Control of Integral Processes with Dead Time [electronic resource] / by Antonio Visioli, Qingchang Zhong.Material type: TextSeries: Advances in Industrial Control; Description: XXV, 250 p. online resourceISBN: 9780857290700 99780857290700Subject(s): Engineering | Engineering | INDUSTRIAL ENGINEERING | CHEMICAL ENGINEERING | INDUSTRIAL AND PRODUCTION ENGINEERING | INDUSTRIAL CHEMISTRY, CHEMICAL ENGINEERING | CONTROL, ROBOTICS, MECHATRONICSDDC classification: 629.8 Online resources: ir a documento
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|DOCUMENTOS DIGITALES||Biblioteca Jorge Álvarez Lleras||Digital||629.8 223 (Browse shelf)||Ej. 1||1||Available||D000287|
Introduction -- Part I: PID Control Schemes -- PID Tuning Methods -- Stability Region under PI and PID Control -- Performance Assessment -- Plug&Control -- Part II: Two-degree of Freedom Control Schemes -- Noncausal Feedforward Control -- Schemes with an Inner Loop -- Smith-predictor-based Control Schemes -- Smith-principle-based PID-type Controller -- Disturbance-observer-based Control Scheme -- Quantitative Analysis -- Practical Issues.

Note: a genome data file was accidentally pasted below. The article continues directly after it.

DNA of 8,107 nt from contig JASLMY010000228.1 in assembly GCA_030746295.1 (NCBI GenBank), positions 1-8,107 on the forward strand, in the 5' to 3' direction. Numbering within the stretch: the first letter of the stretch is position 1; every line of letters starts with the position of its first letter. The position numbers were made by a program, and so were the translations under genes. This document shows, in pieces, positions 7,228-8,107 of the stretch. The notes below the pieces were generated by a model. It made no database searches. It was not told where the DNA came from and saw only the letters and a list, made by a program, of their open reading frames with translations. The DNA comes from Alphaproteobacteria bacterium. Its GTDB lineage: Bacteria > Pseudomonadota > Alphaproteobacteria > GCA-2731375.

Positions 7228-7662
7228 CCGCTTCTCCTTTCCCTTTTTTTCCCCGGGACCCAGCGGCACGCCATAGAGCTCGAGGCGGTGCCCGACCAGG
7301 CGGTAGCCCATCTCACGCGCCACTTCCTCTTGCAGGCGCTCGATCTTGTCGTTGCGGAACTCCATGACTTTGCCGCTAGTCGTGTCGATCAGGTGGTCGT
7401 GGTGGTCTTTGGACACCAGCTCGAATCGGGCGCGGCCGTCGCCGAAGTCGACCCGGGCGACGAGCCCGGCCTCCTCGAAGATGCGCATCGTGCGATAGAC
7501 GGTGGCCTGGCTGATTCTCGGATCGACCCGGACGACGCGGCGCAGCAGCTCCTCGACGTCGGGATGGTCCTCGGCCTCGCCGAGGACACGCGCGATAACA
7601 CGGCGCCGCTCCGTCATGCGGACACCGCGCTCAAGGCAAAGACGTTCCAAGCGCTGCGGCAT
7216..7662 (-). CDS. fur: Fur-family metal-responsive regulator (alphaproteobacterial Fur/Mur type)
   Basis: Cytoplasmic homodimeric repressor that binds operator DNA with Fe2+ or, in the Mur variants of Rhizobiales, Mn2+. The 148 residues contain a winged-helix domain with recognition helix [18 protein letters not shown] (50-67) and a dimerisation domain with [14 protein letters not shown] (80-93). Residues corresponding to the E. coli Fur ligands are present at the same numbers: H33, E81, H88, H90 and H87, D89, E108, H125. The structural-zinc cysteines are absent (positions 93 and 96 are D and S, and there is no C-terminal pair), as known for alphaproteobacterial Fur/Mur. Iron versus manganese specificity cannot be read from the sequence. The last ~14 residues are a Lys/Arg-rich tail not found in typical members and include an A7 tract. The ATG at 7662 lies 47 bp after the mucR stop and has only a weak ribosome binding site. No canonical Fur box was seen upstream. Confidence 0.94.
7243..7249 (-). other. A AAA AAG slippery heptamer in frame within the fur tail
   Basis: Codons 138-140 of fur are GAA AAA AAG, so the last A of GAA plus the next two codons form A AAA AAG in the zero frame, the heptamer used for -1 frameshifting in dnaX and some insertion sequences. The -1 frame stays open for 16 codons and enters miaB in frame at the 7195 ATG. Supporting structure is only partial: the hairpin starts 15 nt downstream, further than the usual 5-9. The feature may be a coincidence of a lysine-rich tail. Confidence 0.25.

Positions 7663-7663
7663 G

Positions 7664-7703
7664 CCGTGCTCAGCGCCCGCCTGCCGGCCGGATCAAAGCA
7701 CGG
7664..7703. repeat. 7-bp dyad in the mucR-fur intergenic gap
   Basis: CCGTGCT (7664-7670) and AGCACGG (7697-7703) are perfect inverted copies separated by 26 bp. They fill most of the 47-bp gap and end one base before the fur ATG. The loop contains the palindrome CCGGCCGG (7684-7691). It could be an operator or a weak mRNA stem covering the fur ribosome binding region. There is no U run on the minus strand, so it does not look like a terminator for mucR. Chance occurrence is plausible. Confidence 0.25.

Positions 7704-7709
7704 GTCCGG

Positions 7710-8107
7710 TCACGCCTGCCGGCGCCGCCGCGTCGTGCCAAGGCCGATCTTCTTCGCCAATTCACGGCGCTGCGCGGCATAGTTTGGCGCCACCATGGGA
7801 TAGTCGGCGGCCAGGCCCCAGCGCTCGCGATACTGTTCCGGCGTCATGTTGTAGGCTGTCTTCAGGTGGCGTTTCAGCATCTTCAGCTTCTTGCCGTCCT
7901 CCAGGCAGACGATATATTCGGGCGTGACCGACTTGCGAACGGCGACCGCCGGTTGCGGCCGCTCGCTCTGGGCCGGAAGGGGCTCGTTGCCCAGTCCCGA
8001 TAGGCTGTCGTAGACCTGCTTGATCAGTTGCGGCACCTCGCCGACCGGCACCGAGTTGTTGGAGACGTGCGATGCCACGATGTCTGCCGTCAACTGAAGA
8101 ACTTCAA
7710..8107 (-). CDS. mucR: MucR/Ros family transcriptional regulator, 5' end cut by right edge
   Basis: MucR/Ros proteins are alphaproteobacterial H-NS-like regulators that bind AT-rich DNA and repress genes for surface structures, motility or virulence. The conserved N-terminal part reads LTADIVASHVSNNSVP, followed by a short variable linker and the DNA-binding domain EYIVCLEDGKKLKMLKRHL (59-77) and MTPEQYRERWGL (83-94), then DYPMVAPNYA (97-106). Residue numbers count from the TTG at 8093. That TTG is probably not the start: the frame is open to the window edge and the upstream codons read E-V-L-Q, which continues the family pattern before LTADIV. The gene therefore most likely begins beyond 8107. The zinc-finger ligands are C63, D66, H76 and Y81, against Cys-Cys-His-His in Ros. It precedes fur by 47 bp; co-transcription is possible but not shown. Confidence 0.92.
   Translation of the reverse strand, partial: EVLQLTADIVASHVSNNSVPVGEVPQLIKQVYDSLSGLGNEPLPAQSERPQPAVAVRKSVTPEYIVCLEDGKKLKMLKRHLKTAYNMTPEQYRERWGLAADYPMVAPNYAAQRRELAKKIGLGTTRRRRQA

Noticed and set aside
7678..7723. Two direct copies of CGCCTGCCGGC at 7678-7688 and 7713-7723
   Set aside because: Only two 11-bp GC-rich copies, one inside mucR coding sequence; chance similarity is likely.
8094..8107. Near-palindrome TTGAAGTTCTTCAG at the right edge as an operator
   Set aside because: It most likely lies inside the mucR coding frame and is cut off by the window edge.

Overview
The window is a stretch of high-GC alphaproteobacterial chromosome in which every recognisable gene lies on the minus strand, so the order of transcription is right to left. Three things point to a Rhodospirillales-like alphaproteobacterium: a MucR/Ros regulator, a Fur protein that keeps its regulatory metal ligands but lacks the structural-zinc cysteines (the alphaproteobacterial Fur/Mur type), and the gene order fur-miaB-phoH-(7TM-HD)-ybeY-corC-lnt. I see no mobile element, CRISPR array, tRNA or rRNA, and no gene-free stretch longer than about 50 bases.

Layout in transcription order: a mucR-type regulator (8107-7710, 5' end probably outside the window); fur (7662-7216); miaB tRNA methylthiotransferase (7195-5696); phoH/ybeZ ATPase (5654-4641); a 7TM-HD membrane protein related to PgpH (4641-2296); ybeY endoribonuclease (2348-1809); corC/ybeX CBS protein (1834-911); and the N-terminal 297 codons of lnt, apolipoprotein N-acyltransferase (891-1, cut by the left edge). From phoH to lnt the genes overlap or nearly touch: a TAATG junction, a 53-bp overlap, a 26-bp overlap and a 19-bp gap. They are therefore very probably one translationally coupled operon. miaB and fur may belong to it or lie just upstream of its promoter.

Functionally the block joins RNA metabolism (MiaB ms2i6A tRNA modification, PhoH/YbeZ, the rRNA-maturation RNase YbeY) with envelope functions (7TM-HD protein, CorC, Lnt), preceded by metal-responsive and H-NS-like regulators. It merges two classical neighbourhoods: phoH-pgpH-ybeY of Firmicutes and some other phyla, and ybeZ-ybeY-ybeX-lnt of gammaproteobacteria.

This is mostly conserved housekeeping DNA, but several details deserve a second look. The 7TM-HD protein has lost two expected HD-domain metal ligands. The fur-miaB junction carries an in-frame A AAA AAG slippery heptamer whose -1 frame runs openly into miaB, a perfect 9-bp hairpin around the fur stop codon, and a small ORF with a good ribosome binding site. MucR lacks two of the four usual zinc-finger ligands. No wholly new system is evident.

Integral processes with dead time are frequently encountered in the process industry; typical examples include supply chains, level control and batch distillation columns. Special attention must be paid to their control because they lack asymptotic stability (they are not self-regulating) and because of their delays. As a result, many techniques have been devised to cope with these hurdles both in the context of single-degree-of-freedom (proportional-integral-differential (PID)) and two-degree-of-freedom control schemes. Control of Integral Processes with Dead Time provides a unified and coherent review of the various approaches devised for the control of integral processes, addressing the problem from different standpoints. In particular, the book treats the following topics: "ó how to tune a PID controller and assess its performance; "ó how to design a two-degree-of-freedom control scheme in order to deal with both the set-point following and load disturbance rejection tasks; "ó how to modify the basic Smith predictor control scheme in order to cope with the presence of an integrator in the process; and "ó how to address the presence of large process dead times. The methods are presented sequentially, highlighting the evolution of their rationale and implementation and thus clearly characterising them from both academic and industrial perspectives. Control of Integral Processes with Dead Time will serve academic researchers in systems with dead time both as a reference and stimulus for new ideas for further work and will help industry-based control and process engineers to solve their control problems using the most suitable technique and achieving the best cost:benefit ratio.